Few people have dared to dream as big as Richard “King Richard” Williams, father of Venus and Serena, a man who wanted a better life for his children. Before the two girls were born he devised a 78-page plan to turn them into two of the greatest tennis players in the world which – spoiler alert! – he did.
Many people think they know who Richard Williams is – the big character sitting courtside for his daughters’ greatest accomplishments, but few people know the story of the courage, determination and sacrifice that got him there. A new film from director Reinaldo Marcus Green, starring Will Smith as King Richard, tells the unbelievable true story of the man behind the legends.
Richard pushed his daughters to work hard to achieve their dreams, unashamedly driving them to the best of their abilities, and telling those who criticised him: “I don’t even mind you saying we’re hard on these kids. You know why? ‘Cause we are.”
He knew that even if the world underestimated them, even if they had to practise on “raggedy” tennis courts with second-rate equipment, even if “this world ain’t never had no respect for Richard Williams” they were going to respect Venus and Serena.
The film asks us to consider what we could achieve if we put our minds to it, and if someone believed and fought for us the way Richard Williams did for Venus and Serena. The three principles of commitment, confidence and courage are something we can all apply to our own lives, unlock our potential and become the greatest versions of ourselves.
Life lesson one: commitment
There’s no denying that Venus and Serena had a rare talent, but King Richard reminds us of the sheer amount of work it took to get them where they are today. Richard started giving his daughters tennis lessons when they were four years old, and had a clear vision of what they could achieve, convinced that “Venus and Serena are gonna shake up this world”. He was certain that if they never gave up, they could achieve all of their greatest dreams.
We’ve all heard that, apparentemente, it takes 10,000 hours of practice to make yourself an expert, but the film asks us to actually consider what that involves. It’s waking up day after day to push yourself, to hit a shopping trolley’s worth of balls, committing to goals no one but you can see. Beyond Richard’s commitment to his daughters’ careers there was also his devotion to protecting their spirits, leading him to pull them out of junior tournaments he thinks will deprive them of the joy of childhood and the joy of the game. Because commitment to your dreams doesn’t mean agreeing to be exploited.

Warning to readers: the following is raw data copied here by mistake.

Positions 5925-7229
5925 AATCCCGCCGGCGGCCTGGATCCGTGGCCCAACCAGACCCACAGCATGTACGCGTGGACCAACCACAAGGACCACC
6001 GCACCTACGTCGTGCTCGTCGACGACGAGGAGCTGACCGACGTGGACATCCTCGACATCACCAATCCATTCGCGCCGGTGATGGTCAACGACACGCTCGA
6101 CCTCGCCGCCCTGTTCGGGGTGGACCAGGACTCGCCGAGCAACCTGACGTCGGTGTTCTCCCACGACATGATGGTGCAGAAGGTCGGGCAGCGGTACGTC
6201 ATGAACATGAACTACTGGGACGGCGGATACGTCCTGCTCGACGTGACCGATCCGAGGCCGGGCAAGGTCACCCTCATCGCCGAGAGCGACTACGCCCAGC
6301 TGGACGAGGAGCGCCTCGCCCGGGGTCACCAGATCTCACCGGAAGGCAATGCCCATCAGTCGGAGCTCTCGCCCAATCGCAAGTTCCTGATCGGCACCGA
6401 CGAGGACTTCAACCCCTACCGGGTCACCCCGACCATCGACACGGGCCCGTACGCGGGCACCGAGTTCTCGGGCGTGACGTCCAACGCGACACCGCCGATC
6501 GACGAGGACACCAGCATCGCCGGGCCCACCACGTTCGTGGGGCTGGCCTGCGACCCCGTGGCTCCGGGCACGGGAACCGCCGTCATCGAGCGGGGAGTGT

Life lesson two: confidence
When we first meet Richard, who is coaching Venus and Serena himself while working as a security guard by night, he possesses a confidence that many of the affluent white people he encounters seem perplexed by. By merely operating within the world of elite tennis he battles stigma on a daily basis. Despite the judgment and the rejection, Richard knows his, and his daughters’, value.
When he meets with a potential tennis coach, Richard stays strong when the coach downplays Venus and Serena’s talent saying: “The chance of achieving the kind of success that you’re talking about is just very, very unlikely … Tennis takes expert instruction, it takes families with unlimited financial resources” – things he knows the Williams sisters do not have. But Richard is undeterred, certain that if he can get them the right opportunity, Venus and Serena will become two of the greatest athletes the world has ever seen.
When they walk into a tournament and dozens of shocked white faces turn, Richard keeps his head high, assuring his Black family: “It’s OK, they’re just not used to seeing good-looking people like us.” When the whole world doubts you, this film reminds us that confidence is something no one can take away.
Life lesson three: courage
Richard didn’t just face microaggressions at white country clubs. When training his daughters on the courts in Compton, the Los Angeles suburb where they grew up, the family was often surrounded by danger. At times he had to physically put himself in harm’s way, and ended up beaten and bruised on the tennis courts where Venus and Serena played.
More than anything, Richard had the courage to stand up for his family. When he sees his daughters being potentially exploited he stops it in its tracks. “We gonna do this a different way," lui dice. In a racist world with the odds stacked against you, it would be easy to be paralysed by fear and feel hopeless in the face of injustice. We all hope to have the courage to stand up for those we love: King Richard shows us how it’s done.
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